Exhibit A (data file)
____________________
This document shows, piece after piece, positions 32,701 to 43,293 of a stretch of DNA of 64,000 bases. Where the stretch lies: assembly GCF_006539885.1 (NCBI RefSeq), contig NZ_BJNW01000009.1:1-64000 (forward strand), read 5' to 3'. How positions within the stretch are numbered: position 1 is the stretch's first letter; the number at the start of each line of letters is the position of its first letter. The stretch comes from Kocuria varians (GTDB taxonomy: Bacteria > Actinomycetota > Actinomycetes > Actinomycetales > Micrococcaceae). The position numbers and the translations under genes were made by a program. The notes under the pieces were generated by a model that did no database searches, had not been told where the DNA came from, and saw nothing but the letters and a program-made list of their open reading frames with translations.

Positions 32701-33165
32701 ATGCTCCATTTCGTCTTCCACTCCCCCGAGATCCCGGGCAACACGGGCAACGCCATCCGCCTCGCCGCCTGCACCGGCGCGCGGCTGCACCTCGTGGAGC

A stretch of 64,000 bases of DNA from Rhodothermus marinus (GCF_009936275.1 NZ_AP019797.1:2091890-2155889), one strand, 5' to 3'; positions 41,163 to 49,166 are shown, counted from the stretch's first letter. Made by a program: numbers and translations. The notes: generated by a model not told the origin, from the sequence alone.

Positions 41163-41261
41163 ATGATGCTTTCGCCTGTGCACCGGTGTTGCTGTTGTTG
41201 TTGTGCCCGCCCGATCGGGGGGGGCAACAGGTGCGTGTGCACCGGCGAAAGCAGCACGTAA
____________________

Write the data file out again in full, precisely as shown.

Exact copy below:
This document shows, piece after piece, positions 32,701 to 43,293 of a stretch of DNA of 64,000 bases. Where the stretch lies: assembly GCF_006539885.1 (NCBI RefSeq), contig NZ_BJNW01000009.1:1-64000 (forward strand), read 5' to 3'. How positions within the stretch are numbered: position 1 is the stretch's first letter; the number at the start of each line of letters is the position of its first letter. The stretch comes from Kocuria varians (GTDB taxonomy: Bacteria > Actinomycetota > Actinomycetes > Actinomycetales > Micrococcaceae). The position numbers and the translations under genes were made by a program. The notes under the pieces were generated by a model that did no database searches, had not been told where the DNA came from, and saw nothing but the letters and a program-made list of their open reading frames with translations.

Positions 32701-33165
32701 ATGCTCCATTTCGTCTTCCACTCCCCCGAGATCCCGGGCAACACGGGCAACGCCATCCGCCTCGCCGCCTGCACCGGCGCGCGGCTGCACCTCGTGGAGC

A stretch of 64,000 bases of DNA from Rhodothermus marinus (GCF_009936275.1 NZ_AP019797.1:2091890-2155889), one strand, 5' to 3'; positions 41,163 to 49,166 are shown, counted from the stretch's first letter. Made by a program: numbers and translations. The notes: generated by a model not told the origin, from the sequence alone.

Positions 41163-41261
41163 ATGATGCTTTCGCCTGTGCACCGGTGTTGCTGTTGTTG
41201 TTGTGCCCGCCCGATCGGGGGGGGCAACAGGTGCGTGTGCACCGGCGAAAGCAGCACGTAA